This study of brain morphology reveals regional abnormalities associated with known neurological and behavioral deficits in persons with LND. It also revealed that patients with LNV show milder gray matter abnormalities in many of the same brain regions and preservation of GMV in other regions which could provide important clues to the neural substrates of differences between thephenotypes.
PMCID: PMC3932536  PMID: 24383089
2.  Confirmatory factor analysis reveals a latent cognitive structure common to bipolar disorder, schizophrenia, and healthy adults 
Bipolar disorders  2013;15(4):422-433.
We sought to determine whether a single hypothesized latent factor structure would characterize cognitive functioning in three distinct groups.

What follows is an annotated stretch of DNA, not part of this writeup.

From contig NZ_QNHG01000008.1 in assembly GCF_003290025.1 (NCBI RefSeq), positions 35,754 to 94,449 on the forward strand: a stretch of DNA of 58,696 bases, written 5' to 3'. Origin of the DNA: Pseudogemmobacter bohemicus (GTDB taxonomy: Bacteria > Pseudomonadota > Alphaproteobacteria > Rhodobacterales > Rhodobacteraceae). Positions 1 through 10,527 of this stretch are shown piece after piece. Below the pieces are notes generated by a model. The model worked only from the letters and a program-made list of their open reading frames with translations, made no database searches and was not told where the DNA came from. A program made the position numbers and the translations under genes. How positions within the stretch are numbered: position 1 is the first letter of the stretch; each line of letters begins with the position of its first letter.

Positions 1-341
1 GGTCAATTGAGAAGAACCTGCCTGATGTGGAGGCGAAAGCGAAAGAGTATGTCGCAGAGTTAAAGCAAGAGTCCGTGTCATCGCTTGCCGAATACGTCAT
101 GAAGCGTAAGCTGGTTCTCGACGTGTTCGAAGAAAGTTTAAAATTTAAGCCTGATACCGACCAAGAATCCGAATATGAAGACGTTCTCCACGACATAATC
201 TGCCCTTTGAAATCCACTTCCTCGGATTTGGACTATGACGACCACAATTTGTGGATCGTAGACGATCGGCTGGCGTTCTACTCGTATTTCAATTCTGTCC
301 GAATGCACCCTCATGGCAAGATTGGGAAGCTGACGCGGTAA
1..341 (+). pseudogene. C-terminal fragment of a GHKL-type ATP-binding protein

We assessed 576 adults (340 community controls, 126 with bipolar disorder, and 110 with schizophrenia) using 15 measures derived from nine cognitive tests. Confirmatory factor analysis (CFA) was conducted to examine the fit of a hypothesized six-factor model. The hypothesized factors included attention, psychomotor speed, verbal memory, visual memory, ideational fluency, and executive functioning.
The six-factor model provided an excellent fit for all three groups [community controls root mean square error of approximation (RMSEA) < 0.048 and comparative fit index (CFI) = 0.99; adults with bipolar disorder RMSEA = 0.071 and CFI = 0.99; and adults with schizophrenia RMSEA = 0.06 and CFI = 0.98]. Alternate models that combined fluency with processing speed or verbal and visual memory reduced the goodness-of-fit. Multi-group CFA results supported factor invariance across the three groups.